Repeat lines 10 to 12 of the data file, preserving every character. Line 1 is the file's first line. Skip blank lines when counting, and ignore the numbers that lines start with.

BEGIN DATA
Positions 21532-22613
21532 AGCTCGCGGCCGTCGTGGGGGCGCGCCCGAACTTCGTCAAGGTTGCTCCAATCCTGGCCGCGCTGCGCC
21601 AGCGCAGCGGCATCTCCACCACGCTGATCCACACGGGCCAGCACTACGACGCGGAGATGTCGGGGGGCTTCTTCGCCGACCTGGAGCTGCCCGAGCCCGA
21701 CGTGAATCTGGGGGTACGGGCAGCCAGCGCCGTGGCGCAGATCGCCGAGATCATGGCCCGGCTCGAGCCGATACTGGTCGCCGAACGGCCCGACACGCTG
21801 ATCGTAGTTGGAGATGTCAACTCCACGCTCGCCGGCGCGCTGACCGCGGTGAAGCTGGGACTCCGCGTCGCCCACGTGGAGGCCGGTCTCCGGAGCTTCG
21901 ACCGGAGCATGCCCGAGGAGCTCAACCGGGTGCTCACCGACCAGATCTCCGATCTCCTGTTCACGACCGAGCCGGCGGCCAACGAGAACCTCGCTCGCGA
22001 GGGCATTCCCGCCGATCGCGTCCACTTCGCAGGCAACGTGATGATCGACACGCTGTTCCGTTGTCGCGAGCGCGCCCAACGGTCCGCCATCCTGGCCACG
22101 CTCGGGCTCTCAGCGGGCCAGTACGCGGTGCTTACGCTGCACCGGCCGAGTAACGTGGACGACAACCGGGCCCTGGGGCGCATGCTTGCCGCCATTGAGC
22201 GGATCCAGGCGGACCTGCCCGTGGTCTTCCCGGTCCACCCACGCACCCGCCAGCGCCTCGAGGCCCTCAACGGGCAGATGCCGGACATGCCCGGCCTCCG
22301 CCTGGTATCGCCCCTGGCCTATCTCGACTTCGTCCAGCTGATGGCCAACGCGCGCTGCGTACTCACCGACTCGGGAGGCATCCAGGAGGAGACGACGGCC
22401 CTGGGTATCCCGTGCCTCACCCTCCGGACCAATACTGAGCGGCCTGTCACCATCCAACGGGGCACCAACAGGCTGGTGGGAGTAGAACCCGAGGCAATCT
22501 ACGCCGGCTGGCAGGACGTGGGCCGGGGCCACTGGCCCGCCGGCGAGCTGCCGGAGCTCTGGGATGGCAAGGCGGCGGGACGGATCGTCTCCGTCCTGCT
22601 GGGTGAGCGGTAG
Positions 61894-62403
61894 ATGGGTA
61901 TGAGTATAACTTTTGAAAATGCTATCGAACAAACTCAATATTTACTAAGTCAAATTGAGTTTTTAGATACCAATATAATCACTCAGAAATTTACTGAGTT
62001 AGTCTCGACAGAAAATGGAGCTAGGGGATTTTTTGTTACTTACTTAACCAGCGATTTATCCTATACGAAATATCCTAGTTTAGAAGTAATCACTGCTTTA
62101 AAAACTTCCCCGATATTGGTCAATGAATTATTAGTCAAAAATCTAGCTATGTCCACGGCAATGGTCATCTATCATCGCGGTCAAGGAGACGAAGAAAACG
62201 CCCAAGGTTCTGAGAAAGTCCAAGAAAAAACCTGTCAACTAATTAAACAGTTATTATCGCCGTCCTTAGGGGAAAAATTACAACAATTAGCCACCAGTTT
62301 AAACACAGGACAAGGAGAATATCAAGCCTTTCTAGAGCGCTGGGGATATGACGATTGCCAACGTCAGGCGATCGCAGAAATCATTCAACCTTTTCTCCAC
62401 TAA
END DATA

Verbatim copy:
22301 CCTGGTATCGCCCCTGGCCTATCTCGACTTCGTCCAGCTGATGGCCAACGCGCGCTGCGTACTCACCGACTCGGGAGGCATCCAGGAGGAGACGACGGCC
22401 CTGGGTATCCCGTGCCTCACCCTCCGGACCAATACTGAGCGGCCTGTCACCATCCAACGGGGCACCAACAGGCTGGTGGGAGTAGAACCCGAGGCAATCT
22501 ACGCCGGCTGGCAGGACGTGGGCCGGGGCCACTGGCCCGCCGGCGAGCTGCCGGAGCTCTGGGATGGCAAGGCGGCGGGACGGATCGTCTCCGTCCTGCT